The poor oncologic outcome of right colon cancer is a matter of fact, and also quality of surgery could be responsible of this result (5,6). Therefore, it is appropriate the question about the specific oncologic outcome of CME. About this question the agreement is less, and if the majority of the experts agree about the better staging and the higher number of lymph nodes retrieved with CME, one third of the experts are not convinced about the better oncologic outcome in term of survival rates and local recurrence rate, potentially obtained by the technique. At the moment the data reported by the literature review cannot state with formal evidence that oncologic outcome is better. More studies are needed to evaluate the oncologic value of CME.

About how CME fare compared to D3 resection, the majority of the Authors agree that CME does not improve radicality of the resection, compared to D3 lymphadenectomy. The differences among the 2 techniques are probably mainly theoretical, but the common aim of both techniques is to enlarge lymphadenectomy to the root of superior mesenteric vessels. CME can be considered more focused on embryological planes of mesentery, trying to obtain a more extensive length of resection.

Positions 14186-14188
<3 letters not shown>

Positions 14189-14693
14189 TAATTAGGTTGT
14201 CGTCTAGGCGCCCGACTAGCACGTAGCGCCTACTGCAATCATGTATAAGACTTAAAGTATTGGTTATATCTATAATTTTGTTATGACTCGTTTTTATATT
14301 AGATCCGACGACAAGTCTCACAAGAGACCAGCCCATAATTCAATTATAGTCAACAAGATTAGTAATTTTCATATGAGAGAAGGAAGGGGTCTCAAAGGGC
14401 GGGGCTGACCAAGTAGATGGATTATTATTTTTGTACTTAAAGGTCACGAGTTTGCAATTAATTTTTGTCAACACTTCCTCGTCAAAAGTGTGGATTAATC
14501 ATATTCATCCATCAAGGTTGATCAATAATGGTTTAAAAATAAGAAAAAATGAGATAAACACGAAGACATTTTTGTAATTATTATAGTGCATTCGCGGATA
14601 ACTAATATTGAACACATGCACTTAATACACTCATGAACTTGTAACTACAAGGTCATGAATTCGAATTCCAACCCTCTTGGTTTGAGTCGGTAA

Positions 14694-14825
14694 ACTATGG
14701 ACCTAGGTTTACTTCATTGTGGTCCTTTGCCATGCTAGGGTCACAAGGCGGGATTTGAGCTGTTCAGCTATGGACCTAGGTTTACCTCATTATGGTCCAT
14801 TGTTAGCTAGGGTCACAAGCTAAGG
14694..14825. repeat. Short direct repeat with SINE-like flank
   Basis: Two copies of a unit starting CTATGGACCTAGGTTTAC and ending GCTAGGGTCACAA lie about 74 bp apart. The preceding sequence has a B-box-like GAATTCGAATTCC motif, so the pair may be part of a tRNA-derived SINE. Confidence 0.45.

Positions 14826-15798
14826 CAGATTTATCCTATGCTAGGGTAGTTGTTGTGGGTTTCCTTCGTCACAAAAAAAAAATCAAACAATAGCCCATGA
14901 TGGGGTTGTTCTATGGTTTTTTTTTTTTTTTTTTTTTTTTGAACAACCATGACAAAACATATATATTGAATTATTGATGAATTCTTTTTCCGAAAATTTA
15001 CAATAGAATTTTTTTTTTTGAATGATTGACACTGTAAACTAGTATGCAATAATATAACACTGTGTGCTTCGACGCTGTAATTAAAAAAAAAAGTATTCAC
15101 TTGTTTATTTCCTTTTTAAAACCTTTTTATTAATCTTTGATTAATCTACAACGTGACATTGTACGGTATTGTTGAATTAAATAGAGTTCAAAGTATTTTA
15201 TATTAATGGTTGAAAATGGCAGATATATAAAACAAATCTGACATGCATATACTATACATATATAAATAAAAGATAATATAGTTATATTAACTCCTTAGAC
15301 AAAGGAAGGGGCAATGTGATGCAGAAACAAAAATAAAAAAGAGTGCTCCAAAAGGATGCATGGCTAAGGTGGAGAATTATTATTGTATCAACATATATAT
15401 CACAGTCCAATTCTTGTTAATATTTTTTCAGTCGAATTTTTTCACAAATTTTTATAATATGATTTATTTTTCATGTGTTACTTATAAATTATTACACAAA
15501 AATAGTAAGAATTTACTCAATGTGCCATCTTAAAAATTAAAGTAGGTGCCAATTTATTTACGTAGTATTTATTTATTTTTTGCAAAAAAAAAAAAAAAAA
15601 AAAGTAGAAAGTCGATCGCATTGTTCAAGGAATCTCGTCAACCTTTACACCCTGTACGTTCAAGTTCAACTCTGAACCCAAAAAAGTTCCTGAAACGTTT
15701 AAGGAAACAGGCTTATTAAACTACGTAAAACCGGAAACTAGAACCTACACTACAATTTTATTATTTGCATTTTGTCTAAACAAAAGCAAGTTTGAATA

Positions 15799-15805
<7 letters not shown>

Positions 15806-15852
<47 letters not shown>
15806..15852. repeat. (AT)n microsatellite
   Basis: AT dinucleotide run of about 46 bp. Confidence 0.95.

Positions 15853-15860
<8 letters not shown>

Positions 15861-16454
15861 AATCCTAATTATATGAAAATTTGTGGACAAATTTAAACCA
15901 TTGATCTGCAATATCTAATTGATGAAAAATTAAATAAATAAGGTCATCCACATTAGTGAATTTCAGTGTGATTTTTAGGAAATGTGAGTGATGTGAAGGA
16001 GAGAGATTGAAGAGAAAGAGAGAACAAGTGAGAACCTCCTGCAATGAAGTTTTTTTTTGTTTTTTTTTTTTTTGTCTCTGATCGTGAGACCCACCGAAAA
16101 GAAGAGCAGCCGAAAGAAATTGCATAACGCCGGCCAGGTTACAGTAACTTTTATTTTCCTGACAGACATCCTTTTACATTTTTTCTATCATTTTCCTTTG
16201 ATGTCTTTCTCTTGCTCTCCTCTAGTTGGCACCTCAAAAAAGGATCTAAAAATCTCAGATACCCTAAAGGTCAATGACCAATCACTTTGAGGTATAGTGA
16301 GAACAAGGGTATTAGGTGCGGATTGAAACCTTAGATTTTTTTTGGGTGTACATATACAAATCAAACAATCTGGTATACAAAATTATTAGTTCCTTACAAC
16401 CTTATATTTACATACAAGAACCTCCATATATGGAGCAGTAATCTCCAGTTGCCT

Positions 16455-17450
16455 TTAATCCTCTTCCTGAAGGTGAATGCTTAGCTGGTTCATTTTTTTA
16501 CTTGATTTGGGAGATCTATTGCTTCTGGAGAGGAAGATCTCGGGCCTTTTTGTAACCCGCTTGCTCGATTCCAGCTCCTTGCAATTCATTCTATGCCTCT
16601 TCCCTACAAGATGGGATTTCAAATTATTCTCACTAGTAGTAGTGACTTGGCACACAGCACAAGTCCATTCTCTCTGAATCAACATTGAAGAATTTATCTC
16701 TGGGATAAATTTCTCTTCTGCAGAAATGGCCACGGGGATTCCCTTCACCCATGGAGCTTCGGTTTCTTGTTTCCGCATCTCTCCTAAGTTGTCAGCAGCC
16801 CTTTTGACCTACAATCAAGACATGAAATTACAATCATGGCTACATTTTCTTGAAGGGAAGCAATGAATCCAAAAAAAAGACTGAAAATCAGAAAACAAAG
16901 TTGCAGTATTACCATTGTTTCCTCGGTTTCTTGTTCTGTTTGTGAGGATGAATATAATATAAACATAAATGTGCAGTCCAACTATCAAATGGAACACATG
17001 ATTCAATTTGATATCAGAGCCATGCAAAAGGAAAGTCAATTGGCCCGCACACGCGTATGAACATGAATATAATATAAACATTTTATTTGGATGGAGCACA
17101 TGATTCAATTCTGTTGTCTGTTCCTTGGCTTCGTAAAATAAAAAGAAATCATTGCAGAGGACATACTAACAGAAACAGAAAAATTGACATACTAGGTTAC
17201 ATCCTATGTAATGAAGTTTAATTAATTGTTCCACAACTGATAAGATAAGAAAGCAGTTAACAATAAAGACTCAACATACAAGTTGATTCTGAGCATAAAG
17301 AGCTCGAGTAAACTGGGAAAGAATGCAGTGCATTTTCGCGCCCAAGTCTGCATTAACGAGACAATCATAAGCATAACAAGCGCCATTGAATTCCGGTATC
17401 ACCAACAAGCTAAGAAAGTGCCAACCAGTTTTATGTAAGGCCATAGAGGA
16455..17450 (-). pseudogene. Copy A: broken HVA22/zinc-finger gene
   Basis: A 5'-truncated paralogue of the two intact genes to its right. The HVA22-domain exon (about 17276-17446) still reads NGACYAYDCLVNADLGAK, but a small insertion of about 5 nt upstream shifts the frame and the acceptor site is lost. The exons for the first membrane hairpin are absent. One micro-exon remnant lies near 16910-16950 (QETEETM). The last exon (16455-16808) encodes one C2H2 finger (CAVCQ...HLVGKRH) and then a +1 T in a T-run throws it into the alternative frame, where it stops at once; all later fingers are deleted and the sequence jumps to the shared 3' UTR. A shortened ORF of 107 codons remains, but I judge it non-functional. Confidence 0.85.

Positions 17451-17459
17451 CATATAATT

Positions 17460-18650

About specific indications of CME there is a general agreement of the experts in considering CME indicated to all locations, rather than for left-sided cancer. This is strange, because standardized left colectomies are usually performed with HVL and maintenance of the integrity of the mesocolon.

The less consensus among the expert is regarding the potential oncologic benefits of an extended resection and lymphadenectomy. As clearly reported in the paper, at the moment strong levels of evidence that CME improves oncologic outcomes are lacking. Nonetheless at the end the majority of the experts, 10 up to 14 (71%), consider CME as the gold standard approach.